Wicked Games finds Lawless investigating odd goings-on in her own household. After renting a room to a psychic, Lawless finds that the man's sister has also moved into the neighborhood and is being questioned about the supposed suicide of her former fiance. Then she discovers that the house she lives in was once owned by the siblings' family, and was the location where their brother fell from the roof in a crippling accident. Meanwhile, the bones of a young girl are unearthed in Lawless's backyard. Whitney Scott, writing in Booklist, described the plot as containing "eerie games of deceit, half-truths, secret pasts, and hidden bodies." "Hart adeptly wraps up the puzzles," noted a contributor to Publishers Weekly, "and she also keeps questions about Lawless's private life sufficiently unresolved to lure fans back for the next installment." Scott concluded: "This jewel of a lesbian detective series continues to flourish."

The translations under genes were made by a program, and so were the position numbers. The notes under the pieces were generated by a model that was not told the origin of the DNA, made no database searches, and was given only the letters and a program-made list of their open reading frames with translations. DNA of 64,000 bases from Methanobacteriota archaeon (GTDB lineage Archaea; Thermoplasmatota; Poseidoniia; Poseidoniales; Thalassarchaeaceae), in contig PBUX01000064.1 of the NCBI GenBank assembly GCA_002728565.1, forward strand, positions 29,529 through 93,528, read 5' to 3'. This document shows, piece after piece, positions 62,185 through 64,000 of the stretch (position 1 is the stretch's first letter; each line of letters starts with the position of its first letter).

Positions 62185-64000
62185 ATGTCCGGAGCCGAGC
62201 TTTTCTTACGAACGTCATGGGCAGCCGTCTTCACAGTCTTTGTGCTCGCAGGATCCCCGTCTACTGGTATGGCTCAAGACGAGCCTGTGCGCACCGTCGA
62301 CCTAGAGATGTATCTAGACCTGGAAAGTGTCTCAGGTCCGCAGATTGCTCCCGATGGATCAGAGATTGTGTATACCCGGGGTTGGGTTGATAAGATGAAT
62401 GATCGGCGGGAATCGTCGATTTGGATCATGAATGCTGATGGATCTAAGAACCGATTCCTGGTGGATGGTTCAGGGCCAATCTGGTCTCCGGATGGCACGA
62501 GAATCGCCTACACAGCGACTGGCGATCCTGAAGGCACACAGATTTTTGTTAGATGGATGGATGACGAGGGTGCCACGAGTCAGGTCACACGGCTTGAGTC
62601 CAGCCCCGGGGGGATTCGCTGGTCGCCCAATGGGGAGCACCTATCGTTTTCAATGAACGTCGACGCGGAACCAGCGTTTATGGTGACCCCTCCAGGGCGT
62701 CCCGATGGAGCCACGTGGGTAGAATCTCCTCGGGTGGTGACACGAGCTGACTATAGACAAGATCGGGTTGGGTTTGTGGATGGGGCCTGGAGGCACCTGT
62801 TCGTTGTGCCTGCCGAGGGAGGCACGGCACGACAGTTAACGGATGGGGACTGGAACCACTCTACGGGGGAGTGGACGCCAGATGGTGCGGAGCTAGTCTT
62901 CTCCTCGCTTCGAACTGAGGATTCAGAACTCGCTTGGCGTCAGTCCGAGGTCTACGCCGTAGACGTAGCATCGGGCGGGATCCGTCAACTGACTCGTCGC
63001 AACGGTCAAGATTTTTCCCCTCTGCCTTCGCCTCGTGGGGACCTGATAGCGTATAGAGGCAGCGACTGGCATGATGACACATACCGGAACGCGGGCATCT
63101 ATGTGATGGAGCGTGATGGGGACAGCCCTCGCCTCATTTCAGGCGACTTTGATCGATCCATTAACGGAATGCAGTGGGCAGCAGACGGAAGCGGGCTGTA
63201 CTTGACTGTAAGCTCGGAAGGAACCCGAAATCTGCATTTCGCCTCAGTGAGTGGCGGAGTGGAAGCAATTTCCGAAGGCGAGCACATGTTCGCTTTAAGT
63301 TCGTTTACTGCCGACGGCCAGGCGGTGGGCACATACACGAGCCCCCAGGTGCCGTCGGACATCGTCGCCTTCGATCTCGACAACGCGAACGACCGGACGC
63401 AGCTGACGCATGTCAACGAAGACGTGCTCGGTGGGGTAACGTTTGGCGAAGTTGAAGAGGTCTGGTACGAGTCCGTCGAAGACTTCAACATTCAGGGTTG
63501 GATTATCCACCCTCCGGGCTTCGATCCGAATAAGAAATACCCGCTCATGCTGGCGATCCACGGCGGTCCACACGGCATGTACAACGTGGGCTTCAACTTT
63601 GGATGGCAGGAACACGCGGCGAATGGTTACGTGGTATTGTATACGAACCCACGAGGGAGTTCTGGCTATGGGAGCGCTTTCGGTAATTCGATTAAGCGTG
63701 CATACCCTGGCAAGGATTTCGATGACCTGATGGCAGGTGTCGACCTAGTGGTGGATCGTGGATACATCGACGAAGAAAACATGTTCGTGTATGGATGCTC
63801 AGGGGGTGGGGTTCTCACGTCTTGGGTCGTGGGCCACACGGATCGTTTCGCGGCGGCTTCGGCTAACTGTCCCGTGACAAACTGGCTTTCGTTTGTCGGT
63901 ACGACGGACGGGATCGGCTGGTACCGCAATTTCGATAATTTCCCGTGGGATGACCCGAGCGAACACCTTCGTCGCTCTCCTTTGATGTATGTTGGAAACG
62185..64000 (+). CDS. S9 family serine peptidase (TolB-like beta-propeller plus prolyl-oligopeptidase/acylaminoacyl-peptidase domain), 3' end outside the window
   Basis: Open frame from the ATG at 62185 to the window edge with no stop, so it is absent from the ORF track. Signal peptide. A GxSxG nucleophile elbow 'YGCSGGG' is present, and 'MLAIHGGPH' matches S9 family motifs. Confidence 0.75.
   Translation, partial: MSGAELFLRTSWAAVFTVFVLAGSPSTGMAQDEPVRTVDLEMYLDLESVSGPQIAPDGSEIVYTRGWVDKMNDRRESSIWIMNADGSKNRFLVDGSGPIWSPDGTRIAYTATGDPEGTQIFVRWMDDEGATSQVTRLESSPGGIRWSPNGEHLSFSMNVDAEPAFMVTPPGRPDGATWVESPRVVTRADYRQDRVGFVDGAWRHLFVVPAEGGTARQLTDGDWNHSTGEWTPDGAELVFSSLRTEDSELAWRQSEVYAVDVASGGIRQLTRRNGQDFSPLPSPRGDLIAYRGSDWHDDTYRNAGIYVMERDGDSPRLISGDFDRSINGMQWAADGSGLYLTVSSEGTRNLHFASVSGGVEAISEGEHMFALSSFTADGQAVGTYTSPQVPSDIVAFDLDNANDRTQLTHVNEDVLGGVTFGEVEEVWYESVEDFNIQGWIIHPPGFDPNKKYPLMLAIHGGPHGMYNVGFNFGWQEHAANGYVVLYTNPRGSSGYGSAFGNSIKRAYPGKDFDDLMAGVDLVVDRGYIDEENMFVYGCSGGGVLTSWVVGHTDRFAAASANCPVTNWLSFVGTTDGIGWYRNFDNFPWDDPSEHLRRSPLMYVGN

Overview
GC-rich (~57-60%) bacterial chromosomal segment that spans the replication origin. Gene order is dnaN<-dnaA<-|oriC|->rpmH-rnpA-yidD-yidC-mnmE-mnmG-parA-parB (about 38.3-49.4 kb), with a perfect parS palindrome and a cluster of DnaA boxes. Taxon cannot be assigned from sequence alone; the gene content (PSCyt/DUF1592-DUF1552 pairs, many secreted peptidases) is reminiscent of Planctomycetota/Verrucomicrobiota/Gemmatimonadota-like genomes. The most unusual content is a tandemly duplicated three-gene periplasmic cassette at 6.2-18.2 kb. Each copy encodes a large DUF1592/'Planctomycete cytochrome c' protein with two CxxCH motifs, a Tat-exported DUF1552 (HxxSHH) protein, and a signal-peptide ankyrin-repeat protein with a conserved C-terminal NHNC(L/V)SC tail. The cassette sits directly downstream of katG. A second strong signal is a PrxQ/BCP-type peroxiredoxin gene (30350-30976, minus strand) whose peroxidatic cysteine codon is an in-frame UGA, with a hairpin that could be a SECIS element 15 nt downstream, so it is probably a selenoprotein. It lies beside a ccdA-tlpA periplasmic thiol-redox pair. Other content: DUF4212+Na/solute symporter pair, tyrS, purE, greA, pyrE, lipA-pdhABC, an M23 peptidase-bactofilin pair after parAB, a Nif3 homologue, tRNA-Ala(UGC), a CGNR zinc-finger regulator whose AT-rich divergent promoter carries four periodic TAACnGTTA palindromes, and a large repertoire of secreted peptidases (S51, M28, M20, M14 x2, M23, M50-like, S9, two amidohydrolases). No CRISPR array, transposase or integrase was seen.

Hart's This Little Piggy Went to Murder introduces amateur detective Sophie Greenway, a food critic, who, unlike Lawless, is heterosexual. Sophie's old friend Amanda faces a crisis when mysterious events, including murder, suddenly affect her and members of her family. Maria Simson commented in Publishers Weekly that "there are some good, nail-bitingly tense scenes and lots of red herrings."

Over the years Hart has continued to write novels for both of her mystery series. In Immaculate Midnight, Jane Lawless finds that she and her father, Ray Lawless, are targets for murder after a suspected arsonist and murderer whom Ray Lawless was defending commits suicide in jail. When Jane starts investigating, she soon discovers that the man may have been innocent and that the notorious Midnight Man may still be committing murder. Lynne Maxwell, writing in the Lambda Book Report, commented: "With numerous twists of plot, Immaculate Midnight chronicles Jane Lawless's clever unveiling of the Midnight Man's true identity."

Lawless returns in An Immaculate Ghost, this time trying to find out who spiked the food and drinks at a wedding party she catered. Not only did the drugs cause the guests to hallucinate and behave shabbily, the groom dived into an empty pool and died from his injuries. Booklist contributor Whitney Scott wrote: "Hart keeps us turning the pages as she cleverly shows past sins contaminating current lives."